Preserving Text Messages

CIOs have always had to worry about the challenges of preserving evidence, but now we have a whole new class of challenges.

The so called Duty to Preserve comes into play when one party learns about the possibility of litigation. This happens, many times, before any lawsuit is actually filed. Once a party has reasonable knowledge of potential litigation, they have to make sure that potential evidence is not deleted (note: I am not a lawyer, so this may not, exactly, be technically correct, but it is close).

So lets assume that you are the CIO of a company. It is relatively easy to preserve emails – there are many solutions for what is called a litigation hold.

It is much harder to deal with employees’ personally owned computing devices, which includes phones.

Most companies, unless they are in a particular industry like financial services, don’t have a requirement to preserve anything absent pending litigation. Once you think there could be pending litigation, things change.

Think about these things –

  • Facebook Messenger UNSEND
  • iMessage TAP BACK
  • iMessage (and many other platforms) automatic delete function
  • Signal and Telegram’s delete functions

In Fast v. GoDaddy, Fast used the unsend feature to stop disclosure of 109 messages. The court was not happy with this and sanctioned them. The court even fined them $10,000. Eventually, they did cough up 108 of the messages, but the last one never appeared.

The court concluded that the failure to produce this message warranted the court’s issuance of an adverse inference instruction at trial. Basically, this means that the judge will tell the jury that because of the failure to produce this evidence, you can assume the contents were not favorable, or worse (again, I am not trying to be a lawyer here, but you get the idea).

The iMessage tapback feature allows an iPhone user to send back an emoticon in response. But if the recipient is an Android user, they get a copy of the message again. Which if you intended to delete the message, is not what you want. At a minimum, it could signal the existence of a deleted message. Again, the judge issued an adverse inference instruction because messages were selectively deleted, but because of the tap backs, forensics could see that messages had been deleted.

If you use a messaging platform that either can or does automatically delete old messages and you have a duty to preserve, the courts can, again, issue sanctions.

That included ephemeral messages that go away after a few seconds.

So now the IT department has to manage preserving evidence on user owned devices. Doesn’t that sound like fun. Credit: Prof. Eric Goldman’s blog, guest post by Philip Favro

Security News for the Week Ending May 13, 2022

Chinese Sponsored OPERATION CUCKOOBEES Active for Many Years

Researchers with cybersecurity firm Cybereason briefed the FBI and Justice Department as early as 2019 about Operation CuckooBees, an alleged espionage effort by Chinese state-sponsored hackers (named Winnti or APT41) to steal proprietary information from dozens of global defense, energy, biotech, aerospace and pharmaceutical companies. The companies compromised include some of the largest companies in North America, Europe and Asia. These attacks go back to at least 2019 and they have stolen intellectual property, R&D, diagrams of fighter jets, helicopters, missiles and more. Credit: The Record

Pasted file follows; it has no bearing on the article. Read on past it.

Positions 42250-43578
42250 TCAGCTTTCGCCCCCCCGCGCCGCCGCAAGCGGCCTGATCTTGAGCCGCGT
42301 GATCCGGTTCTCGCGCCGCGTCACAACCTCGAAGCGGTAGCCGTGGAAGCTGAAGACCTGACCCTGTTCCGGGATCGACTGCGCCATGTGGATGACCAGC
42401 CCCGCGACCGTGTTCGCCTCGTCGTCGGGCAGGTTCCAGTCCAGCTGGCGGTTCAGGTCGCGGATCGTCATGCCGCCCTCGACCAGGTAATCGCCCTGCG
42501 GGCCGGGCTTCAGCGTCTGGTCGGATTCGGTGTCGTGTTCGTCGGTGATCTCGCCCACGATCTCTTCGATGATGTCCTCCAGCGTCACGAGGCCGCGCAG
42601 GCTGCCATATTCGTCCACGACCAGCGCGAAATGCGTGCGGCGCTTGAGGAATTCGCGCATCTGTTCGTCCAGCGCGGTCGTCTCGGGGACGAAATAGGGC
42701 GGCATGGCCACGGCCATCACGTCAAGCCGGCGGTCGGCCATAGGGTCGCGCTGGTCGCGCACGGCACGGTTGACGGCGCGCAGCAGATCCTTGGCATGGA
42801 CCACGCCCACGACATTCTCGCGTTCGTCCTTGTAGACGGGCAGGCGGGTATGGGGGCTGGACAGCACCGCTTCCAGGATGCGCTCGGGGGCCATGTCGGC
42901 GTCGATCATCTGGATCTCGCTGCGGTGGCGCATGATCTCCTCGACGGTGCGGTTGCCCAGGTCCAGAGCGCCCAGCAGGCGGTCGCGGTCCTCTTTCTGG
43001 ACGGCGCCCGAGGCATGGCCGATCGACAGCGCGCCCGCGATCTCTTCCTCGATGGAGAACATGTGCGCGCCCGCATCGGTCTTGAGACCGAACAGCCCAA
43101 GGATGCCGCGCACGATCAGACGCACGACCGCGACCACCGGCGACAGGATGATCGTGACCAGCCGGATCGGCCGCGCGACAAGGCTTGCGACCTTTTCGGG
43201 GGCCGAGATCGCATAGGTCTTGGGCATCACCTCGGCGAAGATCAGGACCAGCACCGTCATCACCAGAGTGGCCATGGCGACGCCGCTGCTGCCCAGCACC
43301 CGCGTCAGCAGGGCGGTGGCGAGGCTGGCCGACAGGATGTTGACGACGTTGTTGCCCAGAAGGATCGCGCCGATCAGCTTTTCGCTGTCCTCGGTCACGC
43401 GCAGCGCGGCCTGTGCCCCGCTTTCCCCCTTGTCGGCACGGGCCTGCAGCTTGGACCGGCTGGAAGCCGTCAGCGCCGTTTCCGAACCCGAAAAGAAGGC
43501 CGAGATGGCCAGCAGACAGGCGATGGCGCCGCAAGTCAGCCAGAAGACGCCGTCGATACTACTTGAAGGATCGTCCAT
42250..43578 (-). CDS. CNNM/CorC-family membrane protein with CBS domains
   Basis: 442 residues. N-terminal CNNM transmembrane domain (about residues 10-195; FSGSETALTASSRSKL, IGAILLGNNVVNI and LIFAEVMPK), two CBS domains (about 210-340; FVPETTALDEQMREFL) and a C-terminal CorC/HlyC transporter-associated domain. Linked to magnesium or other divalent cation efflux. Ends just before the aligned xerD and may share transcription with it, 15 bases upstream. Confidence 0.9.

Spain’s Spy Chief Fired After News She Hacked Spanish Politicians

I guess they don’t like it when you use the laws they created against them. It doesn’t appear that she did anything illegal. Got a court order and everything. But, it was them she was spying against. The other problem she had was that there were dozens of other government officials who were also spied on, but it is not clear by whom. That includes the PM and Defense Minister. Their phones were declared spyware-free – but were not. Credit: Security Week

EU Proposes to Kill Child Abuse by Killing Privacy

The challenge of curbing kiddie porn, sometimes referred to by the more polite term child sexual abuse material (CSAM), is hard. End-to-end encryption makes that even harder. One current EU proposal would require companies to scan all communications, meaning that end-to-end encryption would be banned. It won’t technically be banned, it would just be impossible to allow and comply with the proposed regulations. The stupid pedophiles might be caught by this, but the smart ones would just encrypt the material before it is uploaded or use other methods. If we have learned one thing over the years is that bad guys adapt much more quickly than the law does. Of course, that material might stand out, but if they intentionally create a lot of chaff to hide what they are doing, it might not. A Botnet could create terabytes of encrypted garbage in no time, making the carriers’ job impossible. It also requires that providers read the text of every message and email, looking for signs of prohibited content. Credit: The Register

Colorado’s CBI Warns of Fraudulent Real Estate Transactions

My guess is that this is not limited to Colorado and this is not really a new scam, but the CBI says it is quickly ramping up. The scam is that a supposed out-of-state seller wants to sell a property, either with a house or vacant land, that currently doesn’t have a mortgage. The fraudster impersonates the owner looking for a buyer that wants a quick close. The whole transaction is being done remotely by mail with a fraudulent deed. Do your due diligence whether you are an agent or a buyer. Credit: CBI and Land Title Association